Developers also point to the Walkerton Inquiry Report, which focuses on the supply of clean drinking water and the protection of Ontario's groundwater. The Inquiry asserts that the proper management and protection of water resources is best achieved at the scale of the watershed.116 Provincial legislation governing implementation of watershed-based source protection plans is not yet in place. The development industry has indicated that legislation implementing watershed-based source protection plans "will play a very significant role in how the growth of this province is directed"117 and "may pose further challenges to accommodate population and employment uses in the future."118 Members of the development industry have stated that source protection measures south of the Oak Ridges Moraine will drive development north where, by virtue of Georgian Bay and Lake Simcoe, they argue that piped water and technological advancements in wastewater treatment can increase servicing capacity. Under strict watershed protection guidelines, developers and municipalities will likely be required to make costly investments in sophisticated infrastructure for drawing water and treating effluents in order to avoid impacts on ground water sources. In addition to limiting the amount of available land, then, watershed protection plans will also make it more expensive to develop.

Both the OPDI and the Bradford Bond Head Planning Area proposals rely on better wastewater treatment technology becoming available in the future. While the cost of service provision has driven them to propose large-scale, clean-slate developments, there is no guarantee that the technology required to adequately protect sensitive lands and service the developments will be available and applicable.

Environmental protection measures will have two impacts. First, it follows that whenever land previously designated for urban use is taken out of supply for reasons of environmental protection, the supply of land designated for urban use is reduced. Second, since higher standards resulting from new watershed protection measures will apply everywhere in the province, there will be no location-specific disadvantages to development.119 To the extent that new regulations impose higher standards for water provision and wastewater treatment, the developer will assume additional costs, if any, where they supply infrastructure. These costs will be factored into final house prices, which will be passed on to the consumer. It is possible that such costs may make some developments unfeasible.

In both cases, no data exist to indicate the magnitude of the impact on the supply of designated land and costs to the development industry. The Greenbelt Task Force's recommendations next year will have an affect around the margins, but now that the boundaries of the Oak Ridges Moraine and Niagara Escarpment are defined, it is highly unlikely that additional large-scale exclusions of land from development will occur.

The development industry's land supply argument is answerable with an obvious solution: more land must be designated in environmentally appropriate areas south of the Moraine. While the new provincial government's PPS review and Greenbelt Act will likely change the policies and standards governing land designation when they are complete, there is no credible evidence that the incremental designation of urban land that has occurred throughout the 1980s and 1990s will cease completely. There is nothing inevitable about higher-than-projected growth in Simcoe County.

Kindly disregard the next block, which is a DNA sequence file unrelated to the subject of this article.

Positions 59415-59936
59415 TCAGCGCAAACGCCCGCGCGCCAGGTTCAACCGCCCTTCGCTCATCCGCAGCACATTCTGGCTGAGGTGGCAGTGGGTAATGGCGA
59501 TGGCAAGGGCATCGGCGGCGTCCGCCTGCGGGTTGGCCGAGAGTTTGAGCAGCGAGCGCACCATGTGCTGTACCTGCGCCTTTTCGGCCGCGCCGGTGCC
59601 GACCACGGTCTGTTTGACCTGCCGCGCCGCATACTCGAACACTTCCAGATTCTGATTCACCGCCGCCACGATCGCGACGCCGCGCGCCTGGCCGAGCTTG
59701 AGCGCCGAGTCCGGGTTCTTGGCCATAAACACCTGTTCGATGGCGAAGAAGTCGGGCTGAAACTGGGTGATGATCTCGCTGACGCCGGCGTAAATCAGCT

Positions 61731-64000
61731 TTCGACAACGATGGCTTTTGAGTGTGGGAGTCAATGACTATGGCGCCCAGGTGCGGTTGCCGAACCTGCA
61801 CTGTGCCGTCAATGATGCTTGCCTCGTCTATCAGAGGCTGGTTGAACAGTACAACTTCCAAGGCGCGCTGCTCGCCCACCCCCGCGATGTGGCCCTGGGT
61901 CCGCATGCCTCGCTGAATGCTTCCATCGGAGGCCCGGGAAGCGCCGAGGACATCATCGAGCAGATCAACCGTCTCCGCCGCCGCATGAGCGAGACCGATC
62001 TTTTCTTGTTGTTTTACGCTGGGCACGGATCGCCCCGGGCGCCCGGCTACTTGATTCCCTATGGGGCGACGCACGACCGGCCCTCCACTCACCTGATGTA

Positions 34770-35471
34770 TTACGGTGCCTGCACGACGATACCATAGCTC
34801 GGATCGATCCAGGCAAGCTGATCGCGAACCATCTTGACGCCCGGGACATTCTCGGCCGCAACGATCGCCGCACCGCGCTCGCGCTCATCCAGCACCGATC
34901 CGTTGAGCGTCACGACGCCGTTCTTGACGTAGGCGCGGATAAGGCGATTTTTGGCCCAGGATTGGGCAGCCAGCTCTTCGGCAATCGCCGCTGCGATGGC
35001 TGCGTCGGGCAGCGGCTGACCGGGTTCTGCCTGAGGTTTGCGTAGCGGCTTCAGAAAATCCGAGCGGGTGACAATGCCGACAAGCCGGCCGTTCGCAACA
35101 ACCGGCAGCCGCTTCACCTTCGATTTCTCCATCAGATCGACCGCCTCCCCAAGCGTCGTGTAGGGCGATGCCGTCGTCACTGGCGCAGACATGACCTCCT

For the moment, however, the Zoning Order has set up a perverse incentive. By fuelling the perception that land development is frozen (even as most municipalities in the GTA have designated land available to 2021), the justification for development outside the GTA is strengthened. The Province must clearly state that the orderly and environmentally responsible designation of urban land south of the Moraine will continue as soon as the review of the regulatory regime is complete.

102. Neil Rodgers. President, UDI-Ontario. Interview. October 31, 2003.
103. Quoted in S. Avery, "Growth Confronts Moraine," Globe and Mail. November 14, 2003.
104. Neil Rodgers. President, UDI-Ontario. Interview. October 31, 2003.
105. IBI Group, Town of New Tecumseth Growth Management/Residential Land Needs Assessment. May 2003. 2.
106. Sorensen Gravely Lowes Planning Associates Inc. Bradford Bond Head Planning Area: Regional Context Overview. February 2004.
107. Hemson Consulting, Growth and Urban Land Need in Central Ontario, prepared for the Greater Toronto Homebuilders' Association 2003a. Executive Summary.
108. Hemson Consulting, Growth and Urban Land Need in Central Ontario, prepared for the Greater Toronto Homebuilders' Association 2003a. 8.
109. Neptis Foundation. Toronto-Related Region Futures Study Interim Report: Implications of Business-As-Usual Development. 2002. 50.
110. Hemson Consulting, "OPDI Peer Review of the IBI Growth Management/Residential Land Needs Assessment." Prepared for the Town of New Tecumseth. January 2004a. 2.
111. Neil Rodgers. President, UDI-Ontario. Interview. October 31, 2003.
112. Avery, Simon, "Growth Confront Moraine," Globe and Mail. November 14, 2003. G1. Densities were originally cited as 10 and 35 units per acre. Note that employment densities are not as flexible as residential densities. For this reason, the Neptis Toronto-Related Region sketch models (2003) show that varying density and location assumptions for residential development do not produce substantial variation in overall land consumption.
113. Neil Rodgers. President, UDI-Ontario. Interview. October 31, 2003; Joe Valela, "Planning Reforms will hurt affordability," Toronto Star. November 29, 2003.
114. Government of Ontario. Oak Ridges Moraine Conservation Plan. 2001. 4.
115. Government of Ontario. Ministry of Municipal Affairs and Housing. "Greenbelt Protection," <>.
116. Government of Ontario, Ministry of the Attorney General, Part Two Report of the Walkerton Inquiry: A Strategy for Safe Drinking Water. 2002. 94.
117. Neil Rodgers. President, UDI-Ontario. Interview. October 31, 2003.
118. Hemson Consulting, Investing for Tomorrow: Moving Forward With Smart Growth in Central Ontario. 2003c. 26-27.
119. Individual parcels of land may of course become un-developable at reasonable cost, but on average it may be assumed that every municipality will be equally affected.